Blurhash component is the recommended way to render blurhashes in your React projects. It uses BlurhashCanvas and a wrapping div to scale the decoded image to your desired size. You may control the quality of the decoded image with resolutionX and resolutionY props.
This message by Elaina Natario writing over at Thoughtbot cannot be repeated enough:
While both the alt attribute and the figcaption element provide a way to describe images, the way we write for them is different. alt descriptions should be functional; figcaption descriptions should be editorial or illustrative.
Examples of both functional and editorial descriptions in the full post!
To compress and compare images with different codecs right in your browser there’s squoosh.app that you can use.
Announced at the still ongoing Chrome Dev Summit 2020 is Squoosh v2 with new codecs support (AVIF!), an updated design, and the release of CLI version!
Squoosh CLI is an experimental way to run all the codecs you know from the Squoosh web app on your command line using WebAssembly. The Squoosh CLI uses a worker pool to parallelize processing images. This way you can apply the same codec to many images at once.
Squoosh CLI is currently not the fastest image compression tool in town and doesn’t aim to be. It is, however, fast enough to compress many images sufficiently quick at once.
If you’re dealing with images it’s quite common to show a small placeholder while the image is loading. You could go with grey placeholders, but a low-res blurred version of the original is preferred. That way you can, in the example use case of a website, use the Blur Up technique once the image is loaded. BlurHash is something that can help you with exactly that:
In short, BlurHash takes an image, and gives you a short string (only 20-30 characters!) that represents the placeholder for this image. The string is short enough that it comfortably fits into whatever data format you use. For instance, it can easily be added as a field in a JSON object.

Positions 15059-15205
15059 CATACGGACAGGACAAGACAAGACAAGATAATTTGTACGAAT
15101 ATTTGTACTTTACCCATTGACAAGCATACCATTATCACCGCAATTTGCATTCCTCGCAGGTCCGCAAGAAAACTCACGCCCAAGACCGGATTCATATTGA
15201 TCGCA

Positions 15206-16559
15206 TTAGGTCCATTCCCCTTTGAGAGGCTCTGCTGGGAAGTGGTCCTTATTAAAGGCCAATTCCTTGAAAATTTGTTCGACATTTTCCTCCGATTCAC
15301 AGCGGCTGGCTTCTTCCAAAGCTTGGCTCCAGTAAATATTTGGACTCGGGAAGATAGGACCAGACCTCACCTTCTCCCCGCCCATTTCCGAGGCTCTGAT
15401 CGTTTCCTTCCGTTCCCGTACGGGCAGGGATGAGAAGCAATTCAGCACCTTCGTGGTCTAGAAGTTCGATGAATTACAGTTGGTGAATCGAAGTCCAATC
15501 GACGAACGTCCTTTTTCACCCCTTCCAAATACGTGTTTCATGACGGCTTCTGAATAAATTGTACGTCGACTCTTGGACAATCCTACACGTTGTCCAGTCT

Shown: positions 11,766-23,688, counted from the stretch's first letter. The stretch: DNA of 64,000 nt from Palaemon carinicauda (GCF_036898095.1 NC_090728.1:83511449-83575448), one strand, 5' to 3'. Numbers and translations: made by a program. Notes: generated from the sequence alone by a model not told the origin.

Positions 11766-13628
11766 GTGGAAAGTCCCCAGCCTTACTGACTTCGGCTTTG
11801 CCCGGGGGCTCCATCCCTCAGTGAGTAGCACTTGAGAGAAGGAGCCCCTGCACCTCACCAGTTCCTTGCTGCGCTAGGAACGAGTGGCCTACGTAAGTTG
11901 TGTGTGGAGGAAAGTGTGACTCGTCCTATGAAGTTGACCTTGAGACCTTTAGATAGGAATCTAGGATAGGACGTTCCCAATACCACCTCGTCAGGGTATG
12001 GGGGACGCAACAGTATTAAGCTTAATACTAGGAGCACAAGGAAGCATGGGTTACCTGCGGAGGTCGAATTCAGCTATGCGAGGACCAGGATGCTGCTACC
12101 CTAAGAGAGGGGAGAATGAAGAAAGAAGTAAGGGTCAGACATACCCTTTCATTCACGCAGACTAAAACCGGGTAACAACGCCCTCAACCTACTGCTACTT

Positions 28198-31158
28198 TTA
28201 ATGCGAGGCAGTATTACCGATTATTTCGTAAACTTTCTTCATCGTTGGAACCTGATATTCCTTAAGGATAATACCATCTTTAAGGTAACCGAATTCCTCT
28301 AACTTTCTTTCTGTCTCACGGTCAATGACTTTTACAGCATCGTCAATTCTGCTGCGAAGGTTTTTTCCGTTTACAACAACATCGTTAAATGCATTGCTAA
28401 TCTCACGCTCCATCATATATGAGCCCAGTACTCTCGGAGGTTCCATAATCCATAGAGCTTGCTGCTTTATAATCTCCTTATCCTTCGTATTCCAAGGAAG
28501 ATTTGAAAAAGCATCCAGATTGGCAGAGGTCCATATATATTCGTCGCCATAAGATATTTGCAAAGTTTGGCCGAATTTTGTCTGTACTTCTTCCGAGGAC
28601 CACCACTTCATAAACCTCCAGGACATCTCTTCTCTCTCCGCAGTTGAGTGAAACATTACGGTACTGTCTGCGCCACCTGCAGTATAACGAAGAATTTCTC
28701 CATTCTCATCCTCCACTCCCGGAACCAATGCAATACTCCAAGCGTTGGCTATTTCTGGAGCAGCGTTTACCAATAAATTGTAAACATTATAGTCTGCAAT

An example of a BlurHash would be LEHV6nWB2yk8pyo0adR*.7kCMdnj
Implementations that can encode and decode exist for TypeScript, PHP, Python, Swift, Kotlin, etc.
While this is most likely a classic case of #damnyouautocorrect(instead of jokingly being a LOTR/Scrubs reference), that didn’t keep Jay Phelps from creating loading-attribute-eagle-polyfill to cater for those small mishaps:
A polyfill for <img loading="eagle" />. Displays an America Eagle as the placeholder of the image while the your real images are still loading.
LOL 😁 — I love the internet.
Here’s a code example on how to use, if you ever were to use it in the first place:
<!-- Here's an example URL that artificially delays the src so you can see the proud Eagle -->
To crop uploaded images, Twitter doesn’t simply cut them off starting from the center. After first having used Face Detection, they – in 2018 already – switched to AI to cleverly crop uploaded images.
Previously, we used face detection to focus the view on the most prominent face we could find. While this is not an unreasonable heuristic, the approach has obvious limitations since not all images contain faces.
A better way to crop is to focus on “salient” image regions. Academics have studied and measured saliency by using eye trackers, which record the pixels people fixated with their eyes. In general, people tend to pay more attention to faces, text, animals, but also other objects and regions of high contrast. This data can be used to train neural networks and other algorithms to predict what people might want to look at. The basic idea is to use these predictions to center a crop around the most interesting region.
Josh W. Comeau, on embracing modern image formats to ship less bytes to browsers. As not all browsers understand all image formats (Apple/Safari for example doesn’t support .webp, an image format developed by Google) he resides to the picture element with various sources set.
Amazon AWS has offered a Serverless Image Handler for a while that allows you to spin up an AWS Lambda function to create your own private little image transform service that is inexpensive, fast, and is fronted by the CloudFront content delivery network (CDN).
Whenever an image is uploaded to the bucket, a Lambda function processes it and creates all other required versions.
Under the hood it uses SharpJS, so you could always use their code to make it run on other Cloud Providers 😉